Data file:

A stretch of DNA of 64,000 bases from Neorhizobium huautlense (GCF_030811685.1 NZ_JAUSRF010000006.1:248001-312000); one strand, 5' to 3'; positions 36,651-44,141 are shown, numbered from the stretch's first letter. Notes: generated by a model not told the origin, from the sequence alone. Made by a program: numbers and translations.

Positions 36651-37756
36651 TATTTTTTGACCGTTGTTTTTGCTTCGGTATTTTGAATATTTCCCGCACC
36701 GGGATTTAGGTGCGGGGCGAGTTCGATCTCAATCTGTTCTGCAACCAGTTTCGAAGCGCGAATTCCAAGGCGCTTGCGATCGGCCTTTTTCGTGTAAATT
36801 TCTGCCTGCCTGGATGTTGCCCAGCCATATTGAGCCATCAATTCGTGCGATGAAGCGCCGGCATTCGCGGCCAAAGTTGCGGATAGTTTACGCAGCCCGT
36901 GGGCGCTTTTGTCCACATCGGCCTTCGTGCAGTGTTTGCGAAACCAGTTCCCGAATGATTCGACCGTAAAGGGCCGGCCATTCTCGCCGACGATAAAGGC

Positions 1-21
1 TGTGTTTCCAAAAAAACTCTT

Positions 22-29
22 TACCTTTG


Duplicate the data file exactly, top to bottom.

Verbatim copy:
A stretch of DNA of 64,000 bases from Neorhizobium huautlense (GCF_030811685.1 NZ_JAUSRF010000006.1:248001-312000); one strand, 5' to 3'; positions 36,651-44,141 are shown, numbered from the stretch's first letter. Notes: generated by a model not told the origin, from the sequence alone. Made by a program: numbers and translations.

Positions 36651-37756
36651 TATTTTTTGACCGTTGTTTTTGCTTCGGTATTTTGAATATTTCCCGCACC
36701 GGGATTTAGGTGCGGGGCGAGTTCGATCTCAATCTGTTCTGCAACCAGTTTCGAAGCGCGAATTCCAAGGCGCTTGCGATCGGCCTTTTTCGTGTAAATT
36801 TCTGCCTGCCTGGATGTTGCCCAGCCATATTGAGCCATCAATTCGTGCGATGAAGCGCCGGCATTCGCGGCCAAAGTTGCGGATAGTTTACGCAGCCCGT
36901 GGGCGCTTTTGTCCACATCGGCCTTCGTGCAGTGTTTGCGAAACCAGTTCCCGAATGATTCGACCGTAAAGGGCCGGCCATTCTCGCCGACGATAAAGGC

Positions 1-21
1 TGTGTTTCCAAAAAAACTCTT

Positions 22-29
22 TACCTTTG